Marina Rosenfeld’s piece used the whole giant space as a resonant chamber for her delicate, isolated pools of electro-acoustic sounds—with plenty of space/time between each spray or burst. I felt instant satisfaction in the clear knowledge that the aesthetics of Cage and Varèse have born fruit in later generations. Of course, this kind of space would call forth these apostles of sound. My body relaxed in the pure pleasure of that moment.
David Byrne did something totally unexpected. Emerging like Rubin’s piece from the recessed speakers under the palm trees came brief one or two liner jokes by some classic stand-up comedians: Henny Youngman, Mort Sahl, and Alan King. You could wait for a joke to come to your bench, or go chasing it as it came from under another palm tree. Not every story was intelligible, but there were delightful moments. A final long soliloquy against bigotry from one of the comics was not a joke, and led almost without a break to:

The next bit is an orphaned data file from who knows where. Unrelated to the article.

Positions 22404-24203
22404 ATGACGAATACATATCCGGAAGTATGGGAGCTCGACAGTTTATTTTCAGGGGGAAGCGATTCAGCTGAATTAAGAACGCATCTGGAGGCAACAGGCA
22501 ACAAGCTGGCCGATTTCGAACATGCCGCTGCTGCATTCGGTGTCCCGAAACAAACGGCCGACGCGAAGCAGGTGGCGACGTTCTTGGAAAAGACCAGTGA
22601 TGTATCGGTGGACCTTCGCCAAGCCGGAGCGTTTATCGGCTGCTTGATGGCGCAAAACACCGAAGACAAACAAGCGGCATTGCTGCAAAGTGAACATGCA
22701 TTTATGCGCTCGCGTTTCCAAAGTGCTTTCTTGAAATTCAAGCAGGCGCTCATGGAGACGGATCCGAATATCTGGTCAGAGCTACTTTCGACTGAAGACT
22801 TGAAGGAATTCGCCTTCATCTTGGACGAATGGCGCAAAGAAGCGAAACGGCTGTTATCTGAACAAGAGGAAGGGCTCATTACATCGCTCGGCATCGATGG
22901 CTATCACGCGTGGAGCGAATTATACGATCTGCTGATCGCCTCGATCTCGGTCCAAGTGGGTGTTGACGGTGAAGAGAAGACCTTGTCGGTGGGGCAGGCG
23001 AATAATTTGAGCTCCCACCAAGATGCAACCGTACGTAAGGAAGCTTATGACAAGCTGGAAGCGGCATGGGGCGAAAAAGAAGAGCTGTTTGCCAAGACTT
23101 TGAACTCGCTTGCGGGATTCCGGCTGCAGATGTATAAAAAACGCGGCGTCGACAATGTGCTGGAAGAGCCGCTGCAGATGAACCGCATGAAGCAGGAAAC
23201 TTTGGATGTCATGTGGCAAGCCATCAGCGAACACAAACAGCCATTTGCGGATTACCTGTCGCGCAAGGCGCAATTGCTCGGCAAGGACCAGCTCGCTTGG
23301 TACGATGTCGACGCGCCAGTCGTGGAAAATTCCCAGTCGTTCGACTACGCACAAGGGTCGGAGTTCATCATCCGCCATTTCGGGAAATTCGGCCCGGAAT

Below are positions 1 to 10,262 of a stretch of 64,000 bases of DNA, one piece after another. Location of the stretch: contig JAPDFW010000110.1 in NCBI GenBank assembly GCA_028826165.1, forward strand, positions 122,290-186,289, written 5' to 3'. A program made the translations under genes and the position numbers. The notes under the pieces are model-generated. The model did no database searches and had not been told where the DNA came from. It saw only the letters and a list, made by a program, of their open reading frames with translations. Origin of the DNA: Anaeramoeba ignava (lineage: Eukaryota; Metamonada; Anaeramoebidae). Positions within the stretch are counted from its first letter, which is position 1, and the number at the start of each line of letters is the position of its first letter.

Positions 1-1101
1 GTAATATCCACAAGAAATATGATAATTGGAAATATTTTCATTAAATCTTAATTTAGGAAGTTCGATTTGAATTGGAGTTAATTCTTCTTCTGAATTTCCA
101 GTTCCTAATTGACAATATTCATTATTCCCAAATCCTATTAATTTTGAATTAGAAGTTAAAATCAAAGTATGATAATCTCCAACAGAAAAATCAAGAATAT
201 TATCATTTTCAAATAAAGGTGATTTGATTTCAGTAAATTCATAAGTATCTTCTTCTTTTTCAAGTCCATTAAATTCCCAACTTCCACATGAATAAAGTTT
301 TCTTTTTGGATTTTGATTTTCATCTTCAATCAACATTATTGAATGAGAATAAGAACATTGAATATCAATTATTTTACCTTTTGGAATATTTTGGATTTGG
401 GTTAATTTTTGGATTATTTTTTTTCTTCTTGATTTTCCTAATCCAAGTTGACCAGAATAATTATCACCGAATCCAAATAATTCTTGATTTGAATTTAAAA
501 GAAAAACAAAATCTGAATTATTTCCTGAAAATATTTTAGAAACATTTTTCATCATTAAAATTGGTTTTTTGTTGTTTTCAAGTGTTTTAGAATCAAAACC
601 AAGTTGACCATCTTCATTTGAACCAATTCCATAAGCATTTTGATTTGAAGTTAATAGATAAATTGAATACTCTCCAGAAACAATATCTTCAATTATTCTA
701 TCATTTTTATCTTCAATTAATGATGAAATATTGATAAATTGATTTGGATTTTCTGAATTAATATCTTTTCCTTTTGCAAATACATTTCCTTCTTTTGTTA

Laurie Anderson’s mournful violin tones, a kind of slow wordless ballad. The immediate and powerful effect was to bring out the melancholy loneliness behind the punchy tough little nuggets from the previous comedians. It suggested the sadness of making jokes in the midst of the mortality of all things. I don’t know why this happened to me, though my companion agreed. Perhaps the Bach Cello Suites or any other of a number of lovely string pieces would have had the same effect on me coming after the comedians.
But as it went on, the initial effect dissipated and the piece became aimless and boring to me, so that I impatiently crossed the huge space and climbed the grand staircase to read the composer’s notes. There I learned that something complex was happening through processing. Tones beyond our hearing range were being produced, and I guess, a melody was made from these tones, shifted down into the range of human hearing.